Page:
Expressive Guitar Playing
Tapping Your Student's Inner Artist, Part 6
by Daniel Roest
Are any of your students playing like robots? Help them improve their adjustments to tempo - to sound more 'human.' The use of rubato is the focus for this month's column.
If you're just joining us, this series is about teaching expressive playing using a set of effects - think of them as virtual knobs on the guitar that can be dialed up or down. Because they are adjustable and together make up the whole, we're calling them "parameters" to underscore that concept. A look back at May (dynamics), June (tempo), July (the big picture), August (rhythm) and September )balance) will catch you up.
Gently Does It
When you deftly change the tempo to highlight the end of a phrase or the start of a new one, you are using tempo rubato - a bending of the speed of the beats. As an expressive instrument, you can't beat the guitar. For every player, there is a use of rubato that matches that player's emotional interpretation. You can set the audience's feet tapping with a tight rhythm, and then touch their hearts with rubato in a well-timed ritard (short for ritardando, meaning gradually slowing tempo. Ritenuto is an immediate reduction in speed.) How it works is curiously personal process.
Rubato comes in two main flavors - strict rubato and free rubato. Meaning "robbed time," according to most sources, strict rubato borrows and pays back variations in time. So if you and I start the same piece at the same tempo, and I use rubato and you play in strictly steady time, we would arrive at the end at the same moment. You'd sound mechanical and I'd sound "expressive."
By contrast, free rubato's stolen time isn't given back. Dance music certainly won't use free rubato, but art music, free improvisations, cadenzas and the like may make good use of the lack of a beat. In concerts, I play Serenade by Philip Rosheger. As the title implies, it is serene. In 3/4 time, it opens with four broken chords, one per measure. I choose to use free rubato on them. Depending on the space - say, a reflective hall and a hushed audience - the chords ring out and decay. The effect is gorgeous. Then I repeat the chords "in time" and set the scaffolding for the soothing melody, which employs a stricter rubato.
Too Much, Too Little, or Just Right?
Last month we played with balance - and moved the virtual knobs from one extreme to the other in many expression parameters. Some of them are directly affected by rubato. As you coach your students on using rubato, demonstrate the use and benefit of rubato with a suitable piece. To set the use of rubato in perspective, play with an absolutely metronomic evenness - followed by a syrupy, overdone romanticism. Then help them find a middle ground - the right balance. The aim is to help the students get a handle on using rubato, so avoid setting some point as gospel - just help them experience gaining control of tempo.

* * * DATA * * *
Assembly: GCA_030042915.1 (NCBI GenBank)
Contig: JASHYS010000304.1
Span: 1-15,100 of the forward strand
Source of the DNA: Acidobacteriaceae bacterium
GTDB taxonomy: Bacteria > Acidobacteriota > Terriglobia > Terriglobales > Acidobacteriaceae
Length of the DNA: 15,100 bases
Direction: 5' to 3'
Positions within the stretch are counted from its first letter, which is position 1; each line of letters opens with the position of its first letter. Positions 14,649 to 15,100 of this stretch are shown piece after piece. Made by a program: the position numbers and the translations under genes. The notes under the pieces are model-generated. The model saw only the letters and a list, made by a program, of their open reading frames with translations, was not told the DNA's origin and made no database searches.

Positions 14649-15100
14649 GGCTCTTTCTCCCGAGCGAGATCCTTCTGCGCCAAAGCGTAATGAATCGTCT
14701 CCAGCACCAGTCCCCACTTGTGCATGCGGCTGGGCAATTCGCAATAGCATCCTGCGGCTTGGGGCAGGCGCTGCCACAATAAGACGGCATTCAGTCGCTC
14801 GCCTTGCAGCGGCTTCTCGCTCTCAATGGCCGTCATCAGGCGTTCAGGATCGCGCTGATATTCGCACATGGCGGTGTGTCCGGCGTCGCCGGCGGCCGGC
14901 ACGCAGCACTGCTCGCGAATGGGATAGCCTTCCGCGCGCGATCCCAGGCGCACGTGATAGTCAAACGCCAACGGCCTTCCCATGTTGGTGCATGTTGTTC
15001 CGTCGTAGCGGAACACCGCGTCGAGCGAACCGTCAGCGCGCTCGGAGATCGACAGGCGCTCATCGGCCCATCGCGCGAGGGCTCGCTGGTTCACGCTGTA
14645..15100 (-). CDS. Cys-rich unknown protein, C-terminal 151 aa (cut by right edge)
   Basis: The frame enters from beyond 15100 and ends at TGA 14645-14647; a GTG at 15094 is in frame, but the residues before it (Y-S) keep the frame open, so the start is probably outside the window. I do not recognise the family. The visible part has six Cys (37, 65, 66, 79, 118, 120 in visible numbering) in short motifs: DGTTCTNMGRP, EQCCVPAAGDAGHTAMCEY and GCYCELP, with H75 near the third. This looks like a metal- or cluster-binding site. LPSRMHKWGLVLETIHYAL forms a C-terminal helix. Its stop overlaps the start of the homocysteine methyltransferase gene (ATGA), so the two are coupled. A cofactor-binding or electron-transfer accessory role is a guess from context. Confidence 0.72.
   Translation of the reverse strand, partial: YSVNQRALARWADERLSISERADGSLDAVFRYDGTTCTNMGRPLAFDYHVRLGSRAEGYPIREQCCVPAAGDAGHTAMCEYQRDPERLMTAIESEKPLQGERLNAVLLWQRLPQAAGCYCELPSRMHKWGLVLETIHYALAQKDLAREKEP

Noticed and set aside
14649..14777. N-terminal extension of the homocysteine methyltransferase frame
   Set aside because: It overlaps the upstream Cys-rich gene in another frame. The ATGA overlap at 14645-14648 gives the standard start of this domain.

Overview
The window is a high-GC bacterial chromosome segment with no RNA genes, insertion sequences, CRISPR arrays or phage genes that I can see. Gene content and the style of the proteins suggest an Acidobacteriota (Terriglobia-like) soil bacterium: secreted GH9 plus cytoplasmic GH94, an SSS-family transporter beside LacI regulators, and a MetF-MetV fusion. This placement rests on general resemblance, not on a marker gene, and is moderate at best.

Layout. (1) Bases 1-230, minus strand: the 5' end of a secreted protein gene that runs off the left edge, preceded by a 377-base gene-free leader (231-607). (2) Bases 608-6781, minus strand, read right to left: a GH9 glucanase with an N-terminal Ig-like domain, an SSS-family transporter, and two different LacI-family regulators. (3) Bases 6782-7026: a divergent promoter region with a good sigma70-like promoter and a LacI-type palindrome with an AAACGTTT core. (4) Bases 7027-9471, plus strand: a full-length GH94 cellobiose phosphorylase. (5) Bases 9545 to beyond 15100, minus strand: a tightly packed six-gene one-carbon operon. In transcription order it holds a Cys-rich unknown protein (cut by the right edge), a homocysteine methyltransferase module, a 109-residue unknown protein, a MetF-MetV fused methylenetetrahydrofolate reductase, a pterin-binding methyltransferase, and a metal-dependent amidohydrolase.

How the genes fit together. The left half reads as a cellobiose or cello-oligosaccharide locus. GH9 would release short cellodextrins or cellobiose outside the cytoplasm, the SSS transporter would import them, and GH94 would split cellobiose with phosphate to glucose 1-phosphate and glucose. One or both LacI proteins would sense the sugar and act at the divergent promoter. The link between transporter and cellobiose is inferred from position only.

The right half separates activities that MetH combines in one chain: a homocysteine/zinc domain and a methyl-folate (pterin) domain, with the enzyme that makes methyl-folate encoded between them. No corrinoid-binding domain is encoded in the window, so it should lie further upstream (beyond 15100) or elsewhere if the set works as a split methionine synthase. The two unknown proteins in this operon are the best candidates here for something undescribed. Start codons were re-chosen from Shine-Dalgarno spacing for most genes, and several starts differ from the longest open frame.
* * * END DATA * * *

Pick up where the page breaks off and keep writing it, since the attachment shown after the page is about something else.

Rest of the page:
When I hear one of my students wait for me to tell them how a passage should be played, I say to him, "You have the sacred fire, there, inside yourself. Don't wait for me to provide it."
The goal should be for the student to find his or her own best idea of speed for a given piece - when it feels right. Control the impulse to influence the decision with your own wise opinion. Just facilitate the process by setting out the range of options and helping refine the final setting.
Remind your students that before they use tempo rubato, they have to be able to play in strict time. That way, they will have the steady rhythmic pulse from which to make meaningful deviations.
As with tempo in general, finding the right amount of rubato depends on the mood of the piece, performance traditions, acoustics in the performing space and what works with a given audience.
A great place to use rubato is on longer tones when vibrato is used. Depending on the speed and depth of vibrato chosen and the point in the phrase, these will benefit from some amount of rubato. A couple of ways of explaining these moments is to say that we are fattening the lengthened notes, or that it's like a drop of oil on water. Look at this excerpt from Matteo Carcassi's Study 19, Opus 60:
On the dotted half notes in the melody, see the effect of pushing out the harmony sixteenths, as if there's a hidden sixteenth note between the first and second notes. Then speed up the remainder of the sixteenth notes in the measure to make up the tempo - an example of strict rubato.
Point Them in the Right Direction
Whatever style of music you are teaching, there is room for rubato; it's not just for classical. When you push the pace here and slow it there, you create expression. Students want to learn that magic. They want to get all the technique they're capable of, but more than that, they want that real emotional charge for themselves - and anyone they play for.
We are learning in this series about the many parameters of musical expression. This month, inspire your students with new, rich experiences in expressive playing. My next column will continue to explore how to share the potential of our expression machine, the guitar.
Copyright © 2008 Daniel Roest
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